Not those Oscars–THIS OSCAR, from 1966! Yes, it’s time to lie, cheat, bully, double-cross, fight and claw your way to the very top in order to get this little prize, only to watch it slip through your fingers at the very last second. Good luck out there, Oscar Nominees. Frankie Fane knows your pain.
Supporting Actors Pose Movie Woe by Bob Thomas, March 23, 1960 (The Corpus Christ Caller Times)
Hollywood – The Motion Picture Academy still hasn’t solved its supporting-actor problem.
The support category in the Oscar sweepstakes has vexed Hollywood ever since 1944. That was the year when Barry Fitzgerald was nominated for both star and support awards for his performance in “Going My Way.”
Absurd? Of course. The academy has kept changing its rules ever since (Fitzgerald finally won for support). For a while, actors in hit films permitted themselves to be demoted to supporting class to qualify in that less competitive race. Now the academy rules that any actor with star billing– usually denoted by having his name appear above the title — must compete in the star race.
That still isn’t the answer, as you can see in the case of Stephen Boyd. Recently he won the Hollywood foreign press award as best supporting player because of his work in “Ben-Hur.” Yet he drew no Oscar nomination, because he had star billing in the film.
“Ridiculous!” declares the outspoken Irishman. “I was a supporting player in the picture. Every other role in ‘Ben-Hur’ was in support of Chuck Heston.
“Why, not counting the chariot sequence, my role lasted only a half-hour on the screen. Now how can you call that a starring role?”
Boyd remarked that Hugh Griffith had a much larger role than he did. Yet Griffith was nominated for support, while Boyd remained a star.
“Nobody can tell me that Thelma Ritter is not a star, yet she was nominated for support for ‘Pillow Talk,” the actor added. That’s another incongruity. Some noted character performers never get star billing, though their roles are stellar. Yet some top names will accept minor roles as long as they get the balm of star billing. You figure it out.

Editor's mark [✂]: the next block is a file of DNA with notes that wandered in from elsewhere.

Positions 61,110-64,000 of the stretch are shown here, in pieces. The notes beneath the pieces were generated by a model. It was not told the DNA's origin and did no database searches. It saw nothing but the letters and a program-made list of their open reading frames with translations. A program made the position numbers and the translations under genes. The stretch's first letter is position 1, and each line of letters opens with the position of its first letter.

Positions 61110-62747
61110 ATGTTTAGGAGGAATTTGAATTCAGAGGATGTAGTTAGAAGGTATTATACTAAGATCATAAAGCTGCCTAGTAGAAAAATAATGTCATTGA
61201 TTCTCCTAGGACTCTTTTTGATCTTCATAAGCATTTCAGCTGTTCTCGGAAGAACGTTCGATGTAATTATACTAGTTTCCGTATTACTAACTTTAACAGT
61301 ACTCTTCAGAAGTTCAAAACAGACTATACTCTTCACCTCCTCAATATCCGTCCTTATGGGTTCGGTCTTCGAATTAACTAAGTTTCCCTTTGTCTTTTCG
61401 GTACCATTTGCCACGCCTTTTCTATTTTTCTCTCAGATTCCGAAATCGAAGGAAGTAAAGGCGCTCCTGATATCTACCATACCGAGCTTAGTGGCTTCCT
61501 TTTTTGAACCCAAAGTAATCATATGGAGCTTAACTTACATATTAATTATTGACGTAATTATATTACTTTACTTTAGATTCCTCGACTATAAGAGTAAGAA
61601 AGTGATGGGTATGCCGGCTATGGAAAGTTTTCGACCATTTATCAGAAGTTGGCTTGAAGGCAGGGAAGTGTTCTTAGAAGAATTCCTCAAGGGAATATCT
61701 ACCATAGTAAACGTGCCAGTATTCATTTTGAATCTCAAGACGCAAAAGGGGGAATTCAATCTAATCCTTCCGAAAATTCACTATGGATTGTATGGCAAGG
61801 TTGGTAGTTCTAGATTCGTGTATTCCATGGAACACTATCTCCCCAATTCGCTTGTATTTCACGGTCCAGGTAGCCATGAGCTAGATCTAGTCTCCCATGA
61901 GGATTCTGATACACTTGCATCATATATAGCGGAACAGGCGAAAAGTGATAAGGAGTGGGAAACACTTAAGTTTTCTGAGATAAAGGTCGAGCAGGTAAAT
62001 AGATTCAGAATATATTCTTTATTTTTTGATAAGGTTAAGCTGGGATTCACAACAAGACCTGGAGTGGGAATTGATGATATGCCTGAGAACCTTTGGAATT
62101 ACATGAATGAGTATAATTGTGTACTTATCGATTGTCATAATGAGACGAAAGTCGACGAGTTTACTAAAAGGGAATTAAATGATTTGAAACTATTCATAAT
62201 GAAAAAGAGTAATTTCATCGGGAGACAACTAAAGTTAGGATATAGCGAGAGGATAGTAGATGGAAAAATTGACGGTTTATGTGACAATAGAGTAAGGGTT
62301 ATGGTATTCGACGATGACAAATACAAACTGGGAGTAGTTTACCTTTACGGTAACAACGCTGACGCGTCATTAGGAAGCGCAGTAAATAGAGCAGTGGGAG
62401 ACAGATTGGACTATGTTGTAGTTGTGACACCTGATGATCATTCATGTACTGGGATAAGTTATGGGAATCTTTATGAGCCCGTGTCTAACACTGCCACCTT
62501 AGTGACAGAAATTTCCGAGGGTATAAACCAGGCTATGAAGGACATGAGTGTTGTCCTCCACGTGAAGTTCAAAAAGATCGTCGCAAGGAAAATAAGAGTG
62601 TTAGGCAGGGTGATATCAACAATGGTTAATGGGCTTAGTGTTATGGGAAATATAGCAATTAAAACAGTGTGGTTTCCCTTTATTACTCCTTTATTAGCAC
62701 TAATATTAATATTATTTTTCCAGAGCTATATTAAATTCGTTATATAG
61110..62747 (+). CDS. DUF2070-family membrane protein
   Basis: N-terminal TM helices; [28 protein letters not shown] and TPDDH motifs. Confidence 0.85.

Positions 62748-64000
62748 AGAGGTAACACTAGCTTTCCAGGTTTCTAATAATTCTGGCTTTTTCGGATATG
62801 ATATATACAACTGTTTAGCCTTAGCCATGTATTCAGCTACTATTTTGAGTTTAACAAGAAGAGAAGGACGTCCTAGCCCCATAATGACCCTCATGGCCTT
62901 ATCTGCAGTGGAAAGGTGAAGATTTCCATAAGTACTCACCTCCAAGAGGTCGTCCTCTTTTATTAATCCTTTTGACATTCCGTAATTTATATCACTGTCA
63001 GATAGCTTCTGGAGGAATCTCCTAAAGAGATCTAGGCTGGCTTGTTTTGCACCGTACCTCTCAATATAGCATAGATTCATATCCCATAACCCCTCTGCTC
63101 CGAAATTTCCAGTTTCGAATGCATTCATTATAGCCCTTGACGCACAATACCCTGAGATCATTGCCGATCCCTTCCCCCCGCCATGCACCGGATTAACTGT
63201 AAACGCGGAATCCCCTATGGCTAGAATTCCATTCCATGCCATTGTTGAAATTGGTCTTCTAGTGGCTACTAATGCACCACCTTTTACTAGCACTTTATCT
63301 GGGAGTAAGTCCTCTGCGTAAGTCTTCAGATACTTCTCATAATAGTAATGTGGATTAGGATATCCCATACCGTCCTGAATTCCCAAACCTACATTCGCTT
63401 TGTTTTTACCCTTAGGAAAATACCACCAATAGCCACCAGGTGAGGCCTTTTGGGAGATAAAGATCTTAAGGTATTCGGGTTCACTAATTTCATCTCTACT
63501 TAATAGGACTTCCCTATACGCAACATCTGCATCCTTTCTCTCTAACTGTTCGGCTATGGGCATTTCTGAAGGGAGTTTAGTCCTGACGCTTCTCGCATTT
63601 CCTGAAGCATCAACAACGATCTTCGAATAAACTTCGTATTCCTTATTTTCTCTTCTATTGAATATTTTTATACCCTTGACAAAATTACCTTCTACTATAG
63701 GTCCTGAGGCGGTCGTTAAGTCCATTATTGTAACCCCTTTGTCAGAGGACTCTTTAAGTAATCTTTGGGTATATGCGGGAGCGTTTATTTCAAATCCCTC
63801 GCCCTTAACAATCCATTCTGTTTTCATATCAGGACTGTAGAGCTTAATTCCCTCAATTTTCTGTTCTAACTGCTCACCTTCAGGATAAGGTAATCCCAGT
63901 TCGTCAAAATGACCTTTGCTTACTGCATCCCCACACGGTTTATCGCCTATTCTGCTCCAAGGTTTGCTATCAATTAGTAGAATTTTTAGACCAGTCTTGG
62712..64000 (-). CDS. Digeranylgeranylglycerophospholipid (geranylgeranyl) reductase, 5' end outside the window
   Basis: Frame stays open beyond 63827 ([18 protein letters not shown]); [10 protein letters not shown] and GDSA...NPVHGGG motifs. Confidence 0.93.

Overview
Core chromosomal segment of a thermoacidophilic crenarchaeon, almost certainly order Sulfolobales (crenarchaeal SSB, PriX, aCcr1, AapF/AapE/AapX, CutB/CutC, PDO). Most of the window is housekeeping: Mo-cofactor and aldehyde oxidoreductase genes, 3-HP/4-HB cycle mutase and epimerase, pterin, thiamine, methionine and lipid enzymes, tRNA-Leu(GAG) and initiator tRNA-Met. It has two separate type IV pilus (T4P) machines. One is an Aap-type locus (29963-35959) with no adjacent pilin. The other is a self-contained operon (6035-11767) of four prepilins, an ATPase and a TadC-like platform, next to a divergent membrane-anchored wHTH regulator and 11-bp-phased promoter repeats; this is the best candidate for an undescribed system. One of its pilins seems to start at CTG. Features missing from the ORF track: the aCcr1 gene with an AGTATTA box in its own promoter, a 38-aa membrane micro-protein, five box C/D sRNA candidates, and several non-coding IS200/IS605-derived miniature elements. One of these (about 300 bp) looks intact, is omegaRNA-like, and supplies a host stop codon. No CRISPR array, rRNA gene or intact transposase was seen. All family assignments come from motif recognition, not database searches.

Boyd has always managed to speak his mind in this town, and it made him a puzzle for his studio (20th Century Fox). For instance, the bosses were taken aback when he refused to take the role of Boaz in “The Story of Ruth.”
“It;s a good script, but I felt I couldn’t add anything to the role,” he remarked. “It wouldn’t have helped me and it wouldn’t have helped the picture.”
He was equally vocal about wanting to do “Let’s Make Love” with Marilyn Monroe after Gregory Peck walked out of the lead. But it went to Yves Montand instead.
“That was a part I would have done,” Boyd complained. “The studio didn’t think I could do comedy.
“Good lord, for about 10 years I played 50 different plays a year in repertory in England. About 10 of those would be dramas. I got my first big breaks in films doing comedy.”
Boyd takes rather a fatalistic view of his service with the 20th-Fox, which extends another two and a half years. He’ll stick it out – but in the roles he thinks he can do. During that time, he’ll make no move to change his citizenship.
“That’s a big step, and I’d never do it while I was under contract and had to stay in the country,” he reasoned.
On his arm that evening as his date was a young woman named Romney Tree, who was a Belfast socialite whom Steve had met at a Christmas party given by Vincent Price. The two realized they had met before four years earlier in Belfast, according to Screenland Magazine (Nov 1960).
This was a HUGE night for Stephen as Ben Hur was nominated for 12 Academy Awards that evening, and by the end of the night it had won 11 of those awards, including Charlton Heston for Best Actor. Sadly, Stephen was not even nominated for his performance as Messala, even though he had won the Golden Globe for Best Supporting Actor. Apparently that fact was the elephant in the room that night. Hedda Hopper was puzzled, as were several other Hollywood press writers. This was Hedda’s comment:
Apparently the studio had forbidden Boyd to pick up Griffith’s award in person should Griffith not attend the ceremony: Hugh Griffith was nominated for the Best Supporting Actor for Ben Hur instead of Boyd. Griffith was on hand to receive this award, so that awkwardness was avoided.
Stephen took the evening in stride, however, and was the first to congratulate Charlton Heston on his award at the after parties. Here was a few pics of Stephen that evening.